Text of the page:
Students looking to take the graphics strand of the course may want to invest in dual graphics cards and/or more RAM (16gb or 32gb) to enable faster render times and smoother editing.

> What equipment and software will I use in the University?
We provide fully equipped labs that have 3D StudioMax, Photoshop, Visual Studio and other relevant software tools. You will also gain experience of packages including Substance, Maya, and ZBrush. You will have the opportunity to use a range of game development software, including Unity, Unreal 4, GameMaker Studio, and PlayStation 4 Development Kits. We also provide access to a range of games consoles and games and make available a full range of video and sound recording equipment. You may also have use of a Virtual Reality lab and associated equipment if necessary for your work. You will also have use of our industry standard Motion Capture facility.

> What building will I be based in/have lectures in?
The games labs and workshops are all located in Eldon Building. This is where many of your classes will be based. For some lectures, seminars, or tutorials that do not require specialist equipment, you may be located in other buildings around the Guildhall campus.

> What are the arrangements for taking an industrial placement year?
You can take a year out between your second and final years to gain work experience. It's a good idea to do this as it may help lead you to a job because the industry values experience in addition to skills. We will help you by giving you possible contacts for placements but you will need to be proactive in seeking and arranging your placement.

There is also an option to undertake a self-employed placement year in which you work independently or as a team with other students, usually in the format of an independent game development studio. This is a popular option with students and we have had some very successful companies in the past, some of which have continued to trade following the placement year.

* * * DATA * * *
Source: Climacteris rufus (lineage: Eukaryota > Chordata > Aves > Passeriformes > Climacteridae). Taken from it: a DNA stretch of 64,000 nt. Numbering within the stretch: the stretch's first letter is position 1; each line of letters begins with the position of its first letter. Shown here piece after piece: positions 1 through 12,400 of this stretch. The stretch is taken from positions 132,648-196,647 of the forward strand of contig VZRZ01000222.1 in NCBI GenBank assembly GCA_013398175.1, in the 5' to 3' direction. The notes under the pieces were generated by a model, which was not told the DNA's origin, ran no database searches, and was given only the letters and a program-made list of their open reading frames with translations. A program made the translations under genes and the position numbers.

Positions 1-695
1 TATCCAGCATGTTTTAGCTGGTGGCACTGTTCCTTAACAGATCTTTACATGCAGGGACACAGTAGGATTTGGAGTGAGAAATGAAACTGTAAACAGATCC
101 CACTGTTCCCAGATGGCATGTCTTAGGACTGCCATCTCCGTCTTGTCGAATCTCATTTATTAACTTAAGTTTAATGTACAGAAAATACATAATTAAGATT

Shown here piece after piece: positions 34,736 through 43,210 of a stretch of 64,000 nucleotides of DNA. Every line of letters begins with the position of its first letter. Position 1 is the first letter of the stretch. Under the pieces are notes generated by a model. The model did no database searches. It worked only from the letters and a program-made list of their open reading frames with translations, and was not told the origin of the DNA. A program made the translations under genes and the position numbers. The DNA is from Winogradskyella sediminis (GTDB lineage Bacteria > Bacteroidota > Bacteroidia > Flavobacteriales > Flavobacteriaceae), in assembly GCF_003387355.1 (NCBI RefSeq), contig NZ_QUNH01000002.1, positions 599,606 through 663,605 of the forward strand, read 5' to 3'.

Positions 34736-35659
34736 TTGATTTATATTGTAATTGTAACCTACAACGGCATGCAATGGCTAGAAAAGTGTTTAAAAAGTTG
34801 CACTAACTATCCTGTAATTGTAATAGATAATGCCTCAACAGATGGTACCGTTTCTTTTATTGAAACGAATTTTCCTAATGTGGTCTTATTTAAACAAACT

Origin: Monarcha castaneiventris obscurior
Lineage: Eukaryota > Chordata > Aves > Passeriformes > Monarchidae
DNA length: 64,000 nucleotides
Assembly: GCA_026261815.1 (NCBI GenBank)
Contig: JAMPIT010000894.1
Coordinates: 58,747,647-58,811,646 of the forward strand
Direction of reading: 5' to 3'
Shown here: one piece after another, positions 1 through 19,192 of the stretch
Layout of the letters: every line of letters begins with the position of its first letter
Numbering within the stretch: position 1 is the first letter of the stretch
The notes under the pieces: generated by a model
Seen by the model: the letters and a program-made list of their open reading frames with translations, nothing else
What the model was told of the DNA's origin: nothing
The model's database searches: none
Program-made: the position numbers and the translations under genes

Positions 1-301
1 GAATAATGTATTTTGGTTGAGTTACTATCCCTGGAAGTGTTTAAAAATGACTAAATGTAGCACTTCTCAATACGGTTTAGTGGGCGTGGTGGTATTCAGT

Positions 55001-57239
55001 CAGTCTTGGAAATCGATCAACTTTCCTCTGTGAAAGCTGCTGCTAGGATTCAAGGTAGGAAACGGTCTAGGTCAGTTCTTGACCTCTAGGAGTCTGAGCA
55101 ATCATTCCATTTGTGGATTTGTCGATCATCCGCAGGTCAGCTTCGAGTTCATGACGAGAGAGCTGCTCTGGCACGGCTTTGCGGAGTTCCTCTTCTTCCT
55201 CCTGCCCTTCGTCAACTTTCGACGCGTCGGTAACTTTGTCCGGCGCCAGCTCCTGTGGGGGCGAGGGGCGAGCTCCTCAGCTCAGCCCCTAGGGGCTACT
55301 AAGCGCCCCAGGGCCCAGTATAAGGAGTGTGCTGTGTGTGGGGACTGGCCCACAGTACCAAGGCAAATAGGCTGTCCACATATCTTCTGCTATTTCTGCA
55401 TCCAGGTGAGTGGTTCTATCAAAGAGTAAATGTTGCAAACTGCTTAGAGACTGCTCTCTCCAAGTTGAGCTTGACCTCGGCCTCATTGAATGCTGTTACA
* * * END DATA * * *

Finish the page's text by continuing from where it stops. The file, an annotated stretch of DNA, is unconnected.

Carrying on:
> Will I get a job when I finish?
Industry experts have been closely involved in the development of the degree and our TIGA Accreditation is awarded in part for producing highly employable graduates with the skills wanted in the industry. Industry representatives maintain close links with the course to identify potential employees and frequently sponsor prizes for graduates each year. However, without a 'crystal ball' it is obviously impossible to tell whether or not you will get a job, but by doing the degree you give yourself the best chance of acquiring skills that are valued by the games industry.

> What will I earn as a graduate game developer/artist/designer/producer/etc.?
At the start of 2016, the average salary for a game developer was £33,800, based on the annual Develop survey.

Graduate roles are salaried approximately as per the Develop survey results below and will vary based on skill level and by company:

> Is this course worthwhile?
Yes, because although you are specialising in game technology knowledge and skills, these are transferable and will help establish you as a lifelong learner. The games industry is a large industry and working practices are constantly changing and evolving in line with changing technology. As new consoles are developed it is likely that larger teams will be needed by the industry and it is equally likely that while some lesser skilled jobs are completed offshore, higher skilled jobs (management, specialist design and programming) will attract a higher salary.

> What opportunities exist for postgraduate study and further research?
There are opportunities for MSc and PhD study on completion of undergraduate studies. You could go on to further develop your skills on our project based MSc Computer Games Technology course.

Course Structure Diagram 2015-2018 (.xls format)
Course Structure Diagram 2015-2018 (.pdf format)
View Detailed Unit Descriptors on Unit Database (search for 'games' and select 'courses')